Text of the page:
Found in an old Air Raid Shelter......

Photo:The 21 bottles, and the tin

The 21 bottles, and the tin

Photo:The ten that held "something...."

The ten that held "something...."

Photo:Brylcreem and Express Dairy bottles

Brylcreem and Express Dairy bottles

Photo:The candle didn't survive

The candle didn't survive

Photo:The old shoe

The old shoe

Photo:The ventilator

The ventilator

.....complete with cobwebs

By John Marlow

In June 2019 the Society was presented with a miscellaneous collection of old bottles covered in cobwebs and a very rusty tin containing 'who knows what'. There were also a rusty ventilator, a rusty candle-holder and a disintegrated leather shoe. The donors had moved into the house in Harpenden several decades ago where the partially below-ground concrete shelter stood in the back garden.

A number of steps led down to the door, which was blocked by earth and vegetation which had accumulated since the end of the war. Having young children at the time the new owners decided it was best to leave the door blocked for reasons of safety. Consequently it wasn't until 2005 that they investigated the interior and found a glass cabinet containing the bottles and other items. They took them out and stored them in a plastic box, which was fortunate as the cupboard subsequently collapsed!

On moving house and wishing to dispose of them they kindly donated them to the Society. There was a total of 21 bottles of all shapes and sizes, ten of which contained liquids or cream of mostly unknown substances as all the labels had long since disappeared. The only two identifiable with names embossed in the glass were a bottle of Brylcreem (a hair cream very popular in the 1940s with young men who liked to be seen with their hair slicked down), and a pint of full-cream milk produced by The Express Dairy company. This had a rubber seal kept in place with a strong metal clip, obviously a very efficient seal as although the large amount of cream appeared to have solidified the milk itself was still liquid 74 years after the end of the Second World War. The label had also disappeared from the rusty tin.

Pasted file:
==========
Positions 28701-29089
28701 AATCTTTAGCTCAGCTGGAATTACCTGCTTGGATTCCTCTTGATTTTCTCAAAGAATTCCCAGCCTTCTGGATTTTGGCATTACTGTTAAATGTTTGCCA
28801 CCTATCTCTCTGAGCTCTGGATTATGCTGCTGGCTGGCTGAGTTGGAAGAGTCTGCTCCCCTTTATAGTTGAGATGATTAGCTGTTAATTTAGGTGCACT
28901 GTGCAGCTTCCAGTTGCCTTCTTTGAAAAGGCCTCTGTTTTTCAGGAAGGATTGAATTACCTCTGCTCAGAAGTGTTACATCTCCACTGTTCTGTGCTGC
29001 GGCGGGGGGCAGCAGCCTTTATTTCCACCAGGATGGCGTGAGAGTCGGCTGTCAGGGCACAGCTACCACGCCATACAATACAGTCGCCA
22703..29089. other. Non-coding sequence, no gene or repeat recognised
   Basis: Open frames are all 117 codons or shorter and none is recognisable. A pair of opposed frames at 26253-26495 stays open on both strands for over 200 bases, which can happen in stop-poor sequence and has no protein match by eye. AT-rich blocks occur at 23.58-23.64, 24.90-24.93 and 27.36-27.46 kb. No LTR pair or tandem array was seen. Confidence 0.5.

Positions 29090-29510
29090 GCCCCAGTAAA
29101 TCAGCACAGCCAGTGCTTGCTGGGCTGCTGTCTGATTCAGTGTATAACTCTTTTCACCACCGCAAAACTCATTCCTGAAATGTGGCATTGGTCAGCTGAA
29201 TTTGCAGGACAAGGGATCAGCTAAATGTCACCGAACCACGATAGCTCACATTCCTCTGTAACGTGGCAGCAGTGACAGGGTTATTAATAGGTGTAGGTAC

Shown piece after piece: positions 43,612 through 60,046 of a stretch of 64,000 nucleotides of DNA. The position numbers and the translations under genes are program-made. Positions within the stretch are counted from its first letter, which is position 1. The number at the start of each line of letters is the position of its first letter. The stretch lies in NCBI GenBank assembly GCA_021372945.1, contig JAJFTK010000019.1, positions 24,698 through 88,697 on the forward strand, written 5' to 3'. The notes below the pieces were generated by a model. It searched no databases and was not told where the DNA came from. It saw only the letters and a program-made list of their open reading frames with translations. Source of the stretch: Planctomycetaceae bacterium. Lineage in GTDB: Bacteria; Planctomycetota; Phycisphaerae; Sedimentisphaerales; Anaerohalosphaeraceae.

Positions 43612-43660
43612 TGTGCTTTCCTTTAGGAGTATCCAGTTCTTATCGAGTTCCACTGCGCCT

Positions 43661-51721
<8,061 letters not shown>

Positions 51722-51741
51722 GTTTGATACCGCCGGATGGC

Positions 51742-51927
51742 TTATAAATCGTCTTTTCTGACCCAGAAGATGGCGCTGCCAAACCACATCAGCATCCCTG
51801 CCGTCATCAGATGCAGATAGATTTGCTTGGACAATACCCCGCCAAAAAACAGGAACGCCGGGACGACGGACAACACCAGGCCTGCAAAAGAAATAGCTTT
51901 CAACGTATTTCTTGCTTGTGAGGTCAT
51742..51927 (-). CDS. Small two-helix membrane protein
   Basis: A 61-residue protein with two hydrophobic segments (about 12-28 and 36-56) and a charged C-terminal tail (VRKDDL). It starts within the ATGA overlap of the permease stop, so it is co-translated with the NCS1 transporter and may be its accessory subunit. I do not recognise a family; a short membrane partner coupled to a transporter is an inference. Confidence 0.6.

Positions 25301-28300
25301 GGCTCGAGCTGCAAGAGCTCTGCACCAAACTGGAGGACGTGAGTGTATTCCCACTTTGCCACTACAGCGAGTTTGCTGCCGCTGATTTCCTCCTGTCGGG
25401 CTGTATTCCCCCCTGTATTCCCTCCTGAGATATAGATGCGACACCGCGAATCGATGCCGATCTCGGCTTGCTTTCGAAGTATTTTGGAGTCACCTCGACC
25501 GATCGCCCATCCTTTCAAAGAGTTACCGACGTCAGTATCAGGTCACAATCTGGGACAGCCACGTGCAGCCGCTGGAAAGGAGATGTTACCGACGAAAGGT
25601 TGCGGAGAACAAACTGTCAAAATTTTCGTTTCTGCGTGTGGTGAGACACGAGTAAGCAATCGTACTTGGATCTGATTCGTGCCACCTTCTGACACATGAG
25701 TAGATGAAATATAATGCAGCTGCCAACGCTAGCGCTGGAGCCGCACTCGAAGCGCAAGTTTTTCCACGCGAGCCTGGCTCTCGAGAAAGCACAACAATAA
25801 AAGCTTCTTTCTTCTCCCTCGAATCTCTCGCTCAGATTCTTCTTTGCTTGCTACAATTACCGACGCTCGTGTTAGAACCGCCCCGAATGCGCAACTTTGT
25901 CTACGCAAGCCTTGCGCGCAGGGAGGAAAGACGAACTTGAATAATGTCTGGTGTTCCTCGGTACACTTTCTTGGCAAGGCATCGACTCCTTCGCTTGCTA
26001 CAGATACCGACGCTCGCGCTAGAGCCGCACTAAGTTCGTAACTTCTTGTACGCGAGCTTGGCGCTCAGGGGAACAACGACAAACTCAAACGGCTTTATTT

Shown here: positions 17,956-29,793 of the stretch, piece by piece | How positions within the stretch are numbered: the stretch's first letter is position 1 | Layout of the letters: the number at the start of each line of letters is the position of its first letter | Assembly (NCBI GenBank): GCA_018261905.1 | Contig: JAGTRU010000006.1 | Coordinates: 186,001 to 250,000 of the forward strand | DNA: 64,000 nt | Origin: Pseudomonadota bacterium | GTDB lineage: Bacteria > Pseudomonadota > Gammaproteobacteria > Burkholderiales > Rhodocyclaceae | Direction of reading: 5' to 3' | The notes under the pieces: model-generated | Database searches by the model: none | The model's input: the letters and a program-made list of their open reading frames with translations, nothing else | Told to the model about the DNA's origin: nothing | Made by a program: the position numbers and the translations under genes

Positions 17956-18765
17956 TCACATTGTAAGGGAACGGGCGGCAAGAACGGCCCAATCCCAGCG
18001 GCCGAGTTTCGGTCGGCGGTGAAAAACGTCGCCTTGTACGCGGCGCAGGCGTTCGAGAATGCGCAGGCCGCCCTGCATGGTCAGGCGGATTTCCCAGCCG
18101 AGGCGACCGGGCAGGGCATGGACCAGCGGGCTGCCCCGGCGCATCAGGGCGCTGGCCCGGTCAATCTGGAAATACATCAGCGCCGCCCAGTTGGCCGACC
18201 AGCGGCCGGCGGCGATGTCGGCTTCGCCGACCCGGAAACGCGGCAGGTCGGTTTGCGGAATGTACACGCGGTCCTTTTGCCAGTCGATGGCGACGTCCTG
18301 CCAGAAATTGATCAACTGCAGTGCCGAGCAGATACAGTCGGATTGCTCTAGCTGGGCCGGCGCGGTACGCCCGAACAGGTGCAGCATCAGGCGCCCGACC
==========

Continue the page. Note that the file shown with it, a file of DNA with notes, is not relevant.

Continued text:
The other artefacts comprise the ventilator to allow fresh air to the occupants, the candle-holder as emergency lighting, and someone's shoe from which all the stitching had long since disappeared.

The Society is very grateful for this gift, and hope we receive more memorabilia from others in the future.

This page was added by John Marlow on 10/09/2019.

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